Dropping In

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Magnus Stjernstrom recently pointed out Cisco’s advice on how to detect Dropbox traffic originating in your network.

It’s interesting given what it tells us about the concerns of Cisco's customers:

"Dropbox network traffic may consume network resources and may be a vector for data that is leaving the network."

Indeed.  While most security organizations aren't going to be overly concerned with network resources getting consumed (unless a sudden pattern change indicates an attack is under way) they are definitely increasingly concerned with the potential for data loss through this kind of cloud storage-and-sharing services.

At first glance and in the grand scheme of things it may not seem all that significant. But it is. It speaks volumes on the effect of consumerization of cloud, and the inherent risk this is introducing to enterprise organizations.

Tools that allow you to move, store and share files in the cloud are incredibly useful, especially when you need to show Grandma the vacation snaps from Disneyland. But, that usefulness is becoming a real problem. As consumers bring these same services into the enterprise, they expect to be able to use them in the same way.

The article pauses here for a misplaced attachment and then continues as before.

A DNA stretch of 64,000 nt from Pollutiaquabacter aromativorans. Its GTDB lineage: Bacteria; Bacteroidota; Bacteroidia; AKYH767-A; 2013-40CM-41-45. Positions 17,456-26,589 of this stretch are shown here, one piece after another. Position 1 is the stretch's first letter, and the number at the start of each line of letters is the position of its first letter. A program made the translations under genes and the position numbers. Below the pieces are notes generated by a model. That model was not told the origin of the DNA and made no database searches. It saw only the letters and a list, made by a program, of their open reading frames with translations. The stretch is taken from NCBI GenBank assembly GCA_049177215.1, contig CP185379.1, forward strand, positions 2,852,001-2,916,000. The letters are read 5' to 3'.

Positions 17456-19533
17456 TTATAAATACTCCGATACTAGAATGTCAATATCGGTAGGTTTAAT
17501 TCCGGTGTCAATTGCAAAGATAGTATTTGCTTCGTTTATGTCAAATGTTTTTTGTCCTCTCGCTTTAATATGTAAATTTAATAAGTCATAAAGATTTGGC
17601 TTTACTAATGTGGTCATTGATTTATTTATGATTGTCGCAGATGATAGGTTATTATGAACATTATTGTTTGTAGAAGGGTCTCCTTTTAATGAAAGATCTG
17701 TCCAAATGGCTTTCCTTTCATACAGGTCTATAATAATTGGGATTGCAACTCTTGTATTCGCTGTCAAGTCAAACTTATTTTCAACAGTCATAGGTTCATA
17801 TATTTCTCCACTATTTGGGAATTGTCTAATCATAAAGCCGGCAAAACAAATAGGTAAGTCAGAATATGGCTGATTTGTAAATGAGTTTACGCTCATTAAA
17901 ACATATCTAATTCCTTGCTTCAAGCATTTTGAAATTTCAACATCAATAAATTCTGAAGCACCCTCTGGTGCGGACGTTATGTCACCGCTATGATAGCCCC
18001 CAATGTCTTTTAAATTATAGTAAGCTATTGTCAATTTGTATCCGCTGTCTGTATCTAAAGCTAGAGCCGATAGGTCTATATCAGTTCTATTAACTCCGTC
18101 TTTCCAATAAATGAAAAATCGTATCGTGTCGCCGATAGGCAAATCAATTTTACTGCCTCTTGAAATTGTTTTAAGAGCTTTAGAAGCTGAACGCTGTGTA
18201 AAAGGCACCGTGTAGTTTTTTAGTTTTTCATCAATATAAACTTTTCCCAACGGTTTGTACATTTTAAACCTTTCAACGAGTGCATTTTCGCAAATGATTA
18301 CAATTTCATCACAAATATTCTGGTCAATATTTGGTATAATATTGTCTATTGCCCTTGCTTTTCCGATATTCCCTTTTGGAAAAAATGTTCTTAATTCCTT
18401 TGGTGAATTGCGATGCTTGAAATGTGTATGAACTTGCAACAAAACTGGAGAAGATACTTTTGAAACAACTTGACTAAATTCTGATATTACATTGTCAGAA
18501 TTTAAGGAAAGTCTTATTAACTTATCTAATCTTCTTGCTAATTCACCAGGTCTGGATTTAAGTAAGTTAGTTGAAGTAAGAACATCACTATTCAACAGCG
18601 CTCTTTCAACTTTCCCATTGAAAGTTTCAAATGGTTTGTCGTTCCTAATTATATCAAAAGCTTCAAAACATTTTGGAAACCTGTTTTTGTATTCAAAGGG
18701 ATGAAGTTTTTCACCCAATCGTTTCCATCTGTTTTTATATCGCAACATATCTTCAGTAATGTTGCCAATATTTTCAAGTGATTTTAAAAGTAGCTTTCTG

Need to quickly share some data? Throw it up into the cloud. Want to make sure that presentation is available when you arrive on site? Keep a copy where you know it will be available – up in the cloud.

The problem for enterprises is that the level of security required to protect the location of a new oil field is much different from the group hug with Minnie Mouse at Disney. Yet the cloud storage provider doesn't differentiate between the two (and indeed, we should be glad that they can't.) 

So it's not surprising that Cisco is offering advice on ways to track cloud storage use on the network: they're responding because their customers are worried.

Of course, the people who should really be worried are the storage vendors themselves. If they are increasingly seen as a security problem by enterprises, they invite the same kind of treatment that P2P file sharing received ten years ago. If a solution isn't found soon, they may start to find their client application appearing in the AV vendor's signature files, ready to be hunted down and killed along with the rest of the malware. And then everyone loses out.

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